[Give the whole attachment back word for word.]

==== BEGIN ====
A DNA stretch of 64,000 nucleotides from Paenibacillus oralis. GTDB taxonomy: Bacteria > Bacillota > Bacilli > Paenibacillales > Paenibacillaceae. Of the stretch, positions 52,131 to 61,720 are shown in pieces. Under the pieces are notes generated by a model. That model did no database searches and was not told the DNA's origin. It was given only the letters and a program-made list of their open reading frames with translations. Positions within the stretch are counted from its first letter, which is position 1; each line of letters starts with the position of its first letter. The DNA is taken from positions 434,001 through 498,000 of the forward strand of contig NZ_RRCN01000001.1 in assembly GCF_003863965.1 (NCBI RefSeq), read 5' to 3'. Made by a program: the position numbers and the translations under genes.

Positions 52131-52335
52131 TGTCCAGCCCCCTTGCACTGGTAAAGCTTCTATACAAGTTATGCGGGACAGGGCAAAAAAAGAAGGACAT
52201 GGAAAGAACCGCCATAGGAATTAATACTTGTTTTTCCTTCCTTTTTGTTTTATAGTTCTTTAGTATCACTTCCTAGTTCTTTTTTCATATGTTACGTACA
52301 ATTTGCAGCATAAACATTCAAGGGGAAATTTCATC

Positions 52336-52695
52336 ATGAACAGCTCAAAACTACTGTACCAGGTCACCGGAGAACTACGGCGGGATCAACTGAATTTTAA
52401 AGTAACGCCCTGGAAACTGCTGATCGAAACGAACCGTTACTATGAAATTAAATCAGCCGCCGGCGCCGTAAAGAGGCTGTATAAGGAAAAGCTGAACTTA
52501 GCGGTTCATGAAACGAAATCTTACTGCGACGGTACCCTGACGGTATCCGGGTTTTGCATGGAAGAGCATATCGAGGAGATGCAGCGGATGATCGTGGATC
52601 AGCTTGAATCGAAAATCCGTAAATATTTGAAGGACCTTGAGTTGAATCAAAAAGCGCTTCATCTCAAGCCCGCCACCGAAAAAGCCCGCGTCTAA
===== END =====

A DNA stretch of 64,000 nucleotides from Paenibacillus oralis. GTDB taxonomy: Bacteria > Bacillota > Bacilli > Paenibacillales > Paenibacillaceae. Of the stretch, positions 52,131 to 61,720 are shown in pieces. Under the pieces are notes generated by a model. That model did no database searches and was not told the DNA's origin. It was given only the letters and a program-made list of their open reading frames with translations. Positions within the stretch are counted from its first letter, which is position 1; each line of letters starts with the position of its first letter. The DNA is taken from positions 434,001 through 498,000 of the forward strand of contig NZ_RRCN01000001.1 in assembly GCF_003863965.1 (NCBI RefSeq), read 5' to 3'. Made by a program: the position numbers and the translations under genes.

Positions 52131-52335
52131 TGTCCAGCCCCCTTGCACTGGTAAAGCTTCTATACAAGTTATGCGGGACAGGGCAAAAAAAGAAGGACAT
52201 GGAAAGAACCGCCATAGGAATTAATACTTGTTTTTCCTTCCTTTTTGTTTTATAGTTCTTTAGTATCACTTCCTAGTTCTTTTTTCATATGTTACGTACA
52301 ATTTGCAGCATAAACATTCAAGGGGAAATTTCATC

Positions 52336-52695
52336 ATGAACAGCTCAAAACTACTGTACCAGGTCACCGGAGAACTACGGCGGGATCAACTGAATTTTAA
52401 AGTAACGCCCTGGAAACTGCTGATCGAAACGAACCGTTACTATGAAATTAAATCAGCCGCCGGCGCCGTAAAGAGGCTGTATAAGGAAAAGCTGAACTTA
52501 GCGGTTCATGAAACGAAATCTTACTGCGACGGTACCCTGACGGTATCCGGGTTTTGCATGGAAGAGCATATCGAGGAGATGCAGCGGATGATCGTGGATC
52601 AGCTTGAATCGAAAATCCGTAAATATTTGAAGGACCTTGAGTTGAATCAAAAAGCGCTTCATCTCAAGCCCGCCACCGAAAAAGCCCGCGTCTAA